All of a sudden, I had been cast out (by myself, in fairness), from the comfortable suburb in which I had lived in the same house for my whole life thus far, into a world in which I didn’t know anybody, in which everything was unfamiliar. In that environment, I was being compelled to do things I’d never done before, to manage my academics to a higher standard than I was familiar with, to venture out into places I’d never been, all without a ‘map’, so to speak. Internally, all of this culminated in the sensation that I was being asked to be a different person from whom I had ever known myself to be.

It was in this moment that I learned that faith could be something that one might require internally, as well. In order to thrive in this unfamiliar setting, I realised that I needed to hold faith that I could be someone who I didn’t yet see in myself. It felt sort of like when I was learning to ride a bike as a kid, when my dad was running with me as I was pedalling, until all of a sudden letting go – it’s that distinct feeling of not knowing, but going forth anyway, remembering that while failure is a real possibility, success is as well.

Buddhism, for me, was something I could use to articulate this experience to myself as I was going through it. I can clearly remember being 18, terrified, and reading for the first time the cryptic words of Shunryu Suzuki, ‘In the beginner’s mind there are many possibilities, but in the expert’s there are few … What we call “I” is just a swinging door that moves as we inhale and when we exhale.’[1] Although I didn’t feel at the time as though I fully comprehended these words, I could clearly discern that they would bear great significance in my life, and it somehow felt as though these words had been directed to me, specifically, to help me through this moment in my life, despite their having been uttered over 30 years before I was born by a man who lived halfway across the world.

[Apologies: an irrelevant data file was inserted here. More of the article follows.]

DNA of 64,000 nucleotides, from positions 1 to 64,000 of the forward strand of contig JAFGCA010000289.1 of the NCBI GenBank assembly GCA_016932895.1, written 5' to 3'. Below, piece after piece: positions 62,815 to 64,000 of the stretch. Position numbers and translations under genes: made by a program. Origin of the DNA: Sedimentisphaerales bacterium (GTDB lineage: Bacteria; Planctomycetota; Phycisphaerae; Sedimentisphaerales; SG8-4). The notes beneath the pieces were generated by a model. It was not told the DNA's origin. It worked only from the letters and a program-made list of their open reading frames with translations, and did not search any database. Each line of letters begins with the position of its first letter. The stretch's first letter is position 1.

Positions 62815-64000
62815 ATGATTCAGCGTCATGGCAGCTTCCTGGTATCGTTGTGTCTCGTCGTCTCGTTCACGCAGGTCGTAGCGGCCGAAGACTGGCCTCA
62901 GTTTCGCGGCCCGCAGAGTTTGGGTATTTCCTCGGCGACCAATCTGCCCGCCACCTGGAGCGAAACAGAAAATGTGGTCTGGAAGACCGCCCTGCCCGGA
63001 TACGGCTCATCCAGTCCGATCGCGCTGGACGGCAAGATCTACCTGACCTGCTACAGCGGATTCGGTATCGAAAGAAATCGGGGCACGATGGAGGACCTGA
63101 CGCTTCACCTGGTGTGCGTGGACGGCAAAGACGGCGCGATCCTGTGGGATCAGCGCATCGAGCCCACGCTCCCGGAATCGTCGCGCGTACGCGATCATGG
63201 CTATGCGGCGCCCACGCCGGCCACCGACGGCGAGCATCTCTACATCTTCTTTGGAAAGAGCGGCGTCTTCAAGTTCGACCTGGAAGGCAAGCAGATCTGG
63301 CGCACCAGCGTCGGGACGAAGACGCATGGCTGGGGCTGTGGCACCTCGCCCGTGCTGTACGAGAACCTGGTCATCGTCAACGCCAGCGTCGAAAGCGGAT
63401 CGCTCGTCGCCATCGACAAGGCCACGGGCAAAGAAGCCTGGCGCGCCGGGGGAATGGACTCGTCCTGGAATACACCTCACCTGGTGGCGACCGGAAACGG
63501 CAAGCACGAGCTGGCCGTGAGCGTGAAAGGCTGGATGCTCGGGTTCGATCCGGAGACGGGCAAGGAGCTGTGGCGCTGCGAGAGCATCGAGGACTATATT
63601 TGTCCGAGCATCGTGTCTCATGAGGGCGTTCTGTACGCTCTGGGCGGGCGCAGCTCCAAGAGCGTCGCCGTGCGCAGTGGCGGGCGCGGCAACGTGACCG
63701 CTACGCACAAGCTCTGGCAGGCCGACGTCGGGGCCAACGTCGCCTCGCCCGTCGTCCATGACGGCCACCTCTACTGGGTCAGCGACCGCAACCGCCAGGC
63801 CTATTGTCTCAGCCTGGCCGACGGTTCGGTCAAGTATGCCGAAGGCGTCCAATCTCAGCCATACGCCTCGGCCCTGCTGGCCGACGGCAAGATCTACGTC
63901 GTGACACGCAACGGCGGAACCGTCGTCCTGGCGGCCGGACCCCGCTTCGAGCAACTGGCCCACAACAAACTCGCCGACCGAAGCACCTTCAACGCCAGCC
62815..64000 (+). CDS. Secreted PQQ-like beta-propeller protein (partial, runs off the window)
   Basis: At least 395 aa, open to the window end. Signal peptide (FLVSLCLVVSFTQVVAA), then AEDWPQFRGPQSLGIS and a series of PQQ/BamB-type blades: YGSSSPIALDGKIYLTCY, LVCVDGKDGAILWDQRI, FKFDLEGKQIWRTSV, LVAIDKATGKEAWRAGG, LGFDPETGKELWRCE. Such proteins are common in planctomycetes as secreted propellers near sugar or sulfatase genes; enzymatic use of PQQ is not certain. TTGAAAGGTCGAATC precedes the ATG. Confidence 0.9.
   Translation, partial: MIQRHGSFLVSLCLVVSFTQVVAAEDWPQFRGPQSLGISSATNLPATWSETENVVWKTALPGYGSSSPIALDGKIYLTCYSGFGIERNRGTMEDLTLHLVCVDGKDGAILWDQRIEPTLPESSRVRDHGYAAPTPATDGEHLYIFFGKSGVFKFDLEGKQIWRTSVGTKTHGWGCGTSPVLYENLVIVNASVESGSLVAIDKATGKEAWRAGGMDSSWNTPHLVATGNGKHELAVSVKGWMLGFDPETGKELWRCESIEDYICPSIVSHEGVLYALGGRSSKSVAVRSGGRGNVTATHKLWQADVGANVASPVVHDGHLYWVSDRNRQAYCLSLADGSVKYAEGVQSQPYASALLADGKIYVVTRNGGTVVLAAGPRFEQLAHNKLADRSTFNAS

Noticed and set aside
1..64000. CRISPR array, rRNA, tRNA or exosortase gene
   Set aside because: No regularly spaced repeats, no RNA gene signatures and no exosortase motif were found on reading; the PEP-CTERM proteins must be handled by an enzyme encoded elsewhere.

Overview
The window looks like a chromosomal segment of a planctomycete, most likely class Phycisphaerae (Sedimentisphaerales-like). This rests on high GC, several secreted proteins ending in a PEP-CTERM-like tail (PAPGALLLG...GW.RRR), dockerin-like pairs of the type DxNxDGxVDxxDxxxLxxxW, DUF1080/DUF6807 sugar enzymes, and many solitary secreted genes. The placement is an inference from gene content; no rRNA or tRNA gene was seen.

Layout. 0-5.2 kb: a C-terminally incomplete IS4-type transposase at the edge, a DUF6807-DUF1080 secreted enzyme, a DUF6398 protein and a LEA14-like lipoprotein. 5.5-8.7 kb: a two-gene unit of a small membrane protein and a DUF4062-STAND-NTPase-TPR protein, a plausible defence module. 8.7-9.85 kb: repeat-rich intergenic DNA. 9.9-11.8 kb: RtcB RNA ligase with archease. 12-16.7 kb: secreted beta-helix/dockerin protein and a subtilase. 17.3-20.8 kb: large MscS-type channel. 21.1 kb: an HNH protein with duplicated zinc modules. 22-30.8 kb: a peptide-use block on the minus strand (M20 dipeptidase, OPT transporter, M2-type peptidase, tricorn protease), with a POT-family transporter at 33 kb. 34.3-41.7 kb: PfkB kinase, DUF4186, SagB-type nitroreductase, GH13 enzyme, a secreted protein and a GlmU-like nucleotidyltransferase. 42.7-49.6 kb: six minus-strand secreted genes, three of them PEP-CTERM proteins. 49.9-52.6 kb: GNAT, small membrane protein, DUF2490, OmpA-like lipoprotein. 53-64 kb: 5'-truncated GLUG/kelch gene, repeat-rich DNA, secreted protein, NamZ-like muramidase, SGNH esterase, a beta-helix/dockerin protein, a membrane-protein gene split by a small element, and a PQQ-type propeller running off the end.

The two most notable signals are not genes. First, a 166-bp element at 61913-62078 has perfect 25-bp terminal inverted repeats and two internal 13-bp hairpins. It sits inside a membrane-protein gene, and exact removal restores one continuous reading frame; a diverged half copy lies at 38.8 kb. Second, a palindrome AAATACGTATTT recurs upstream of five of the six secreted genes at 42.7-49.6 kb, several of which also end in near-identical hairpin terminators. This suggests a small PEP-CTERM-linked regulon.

FAITH, I came to believe over time, is something internal as well as external. It is the ground upon which we walk when there is no ground beneath us. And this, I believe, is something that all of us will have to come to terms with at some point in our lives. It is on this basis that I, as a Buddhist, enter into dialogue with people of other faiths, because it is a challenge for which I believe each faith tradition has a strong concern and to which each brings unique ways of thinking.

To return back to the question we started with, that of youth vs. faith, I proposed before that faith is something against which many people my age in today’s world have turned their backs on, that they think of as having little personal relevance. I would like to suggest that, to the contrary, faith is perhaps something that for us, as a generation, could be particularly cogent. As defined by us, faith can be something we use to empower ourselves as we meet a world ever fuller with uncertainties. Faith, and faith traditions, can provide us with systems for growing to meet this uncertainty head-on, and finding beauty in what we do not understand. Faith, understood as such, is something of an inheritance, and it is upon us to imagine how to utilise it actively and creatively. This process starts when we engage wholeheartedly with what is available to us. How might the faith traditions of yesterday work for who we are, today? I think a brighter tomorrow could emerge through the exploration of this question, and from sharing with each other the answers we find.

[1] Suzuki, Shunryu. Zen mind, beginner’s mind. Shambhala Publications, 1970.